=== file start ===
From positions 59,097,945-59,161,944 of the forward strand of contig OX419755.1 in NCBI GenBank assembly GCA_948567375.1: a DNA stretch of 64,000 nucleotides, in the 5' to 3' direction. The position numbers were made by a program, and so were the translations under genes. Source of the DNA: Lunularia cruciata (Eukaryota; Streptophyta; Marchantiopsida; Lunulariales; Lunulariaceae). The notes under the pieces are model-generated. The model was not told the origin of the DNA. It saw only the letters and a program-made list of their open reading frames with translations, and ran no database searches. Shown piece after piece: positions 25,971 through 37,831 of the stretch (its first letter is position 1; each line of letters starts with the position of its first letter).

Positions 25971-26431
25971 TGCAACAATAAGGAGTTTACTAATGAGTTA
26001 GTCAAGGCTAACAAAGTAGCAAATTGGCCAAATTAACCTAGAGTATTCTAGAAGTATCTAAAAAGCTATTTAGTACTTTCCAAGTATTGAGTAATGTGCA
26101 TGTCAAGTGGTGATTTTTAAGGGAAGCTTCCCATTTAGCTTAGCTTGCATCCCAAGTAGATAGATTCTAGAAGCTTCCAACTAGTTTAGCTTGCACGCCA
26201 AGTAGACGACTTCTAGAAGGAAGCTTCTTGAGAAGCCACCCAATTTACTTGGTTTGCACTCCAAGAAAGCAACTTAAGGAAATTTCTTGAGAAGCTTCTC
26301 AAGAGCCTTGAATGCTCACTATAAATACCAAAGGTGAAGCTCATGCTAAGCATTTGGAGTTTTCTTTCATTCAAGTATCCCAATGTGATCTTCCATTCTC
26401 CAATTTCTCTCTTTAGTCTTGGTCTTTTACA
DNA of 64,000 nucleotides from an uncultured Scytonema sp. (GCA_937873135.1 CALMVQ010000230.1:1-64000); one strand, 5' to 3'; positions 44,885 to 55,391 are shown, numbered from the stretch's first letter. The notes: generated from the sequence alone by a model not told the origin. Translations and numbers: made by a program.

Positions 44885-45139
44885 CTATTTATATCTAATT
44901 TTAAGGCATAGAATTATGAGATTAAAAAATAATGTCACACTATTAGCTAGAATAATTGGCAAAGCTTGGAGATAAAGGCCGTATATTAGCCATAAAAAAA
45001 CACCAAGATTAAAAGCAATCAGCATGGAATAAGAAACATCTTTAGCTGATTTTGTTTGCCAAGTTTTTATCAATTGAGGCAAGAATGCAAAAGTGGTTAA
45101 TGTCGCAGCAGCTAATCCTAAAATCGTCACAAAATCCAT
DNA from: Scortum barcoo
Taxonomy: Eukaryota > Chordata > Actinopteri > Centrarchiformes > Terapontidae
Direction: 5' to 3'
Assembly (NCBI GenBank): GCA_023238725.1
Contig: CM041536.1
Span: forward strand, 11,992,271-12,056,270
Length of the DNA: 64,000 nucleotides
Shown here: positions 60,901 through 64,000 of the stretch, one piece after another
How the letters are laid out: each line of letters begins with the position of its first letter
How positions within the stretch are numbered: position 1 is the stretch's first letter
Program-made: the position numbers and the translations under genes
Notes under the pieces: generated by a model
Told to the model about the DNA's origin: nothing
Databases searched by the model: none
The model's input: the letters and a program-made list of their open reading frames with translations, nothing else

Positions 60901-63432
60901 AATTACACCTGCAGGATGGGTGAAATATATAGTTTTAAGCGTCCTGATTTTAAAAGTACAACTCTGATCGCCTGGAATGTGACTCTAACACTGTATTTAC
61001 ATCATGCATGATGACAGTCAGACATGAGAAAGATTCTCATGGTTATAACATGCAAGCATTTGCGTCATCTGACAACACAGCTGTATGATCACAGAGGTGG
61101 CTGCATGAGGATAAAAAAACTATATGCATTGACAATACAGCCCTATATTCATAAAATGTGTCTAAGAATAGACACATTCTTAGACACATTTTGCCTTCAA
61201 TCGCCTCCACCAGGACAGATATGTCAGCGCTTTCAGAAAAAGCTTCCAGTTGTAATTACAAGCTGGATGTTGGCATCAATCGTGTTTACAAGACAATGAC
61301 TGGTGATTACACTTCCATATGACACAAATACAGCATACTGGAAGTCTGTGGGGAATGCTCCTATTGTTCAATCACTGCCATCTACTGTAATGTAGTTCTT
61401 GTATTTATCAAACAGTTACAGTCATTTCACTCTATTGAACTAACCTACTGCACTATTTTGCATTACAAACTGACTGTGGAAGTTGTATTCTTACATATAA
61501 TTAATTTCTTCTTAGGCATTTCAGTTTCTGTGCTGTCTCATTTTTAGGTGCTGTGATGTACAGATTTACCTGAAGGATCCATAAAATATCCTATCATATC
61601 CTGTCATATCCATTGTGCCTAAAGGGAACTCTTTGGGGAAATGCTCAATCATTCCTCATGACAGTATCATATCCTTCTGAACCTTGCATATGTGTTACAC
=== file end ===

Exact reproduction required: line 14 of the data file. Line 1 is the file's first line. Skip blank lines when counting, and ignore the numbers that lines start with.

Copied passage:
45101 TGTCGCAGCAGCTAATCCTAAAATCGTCACAAAATCCAT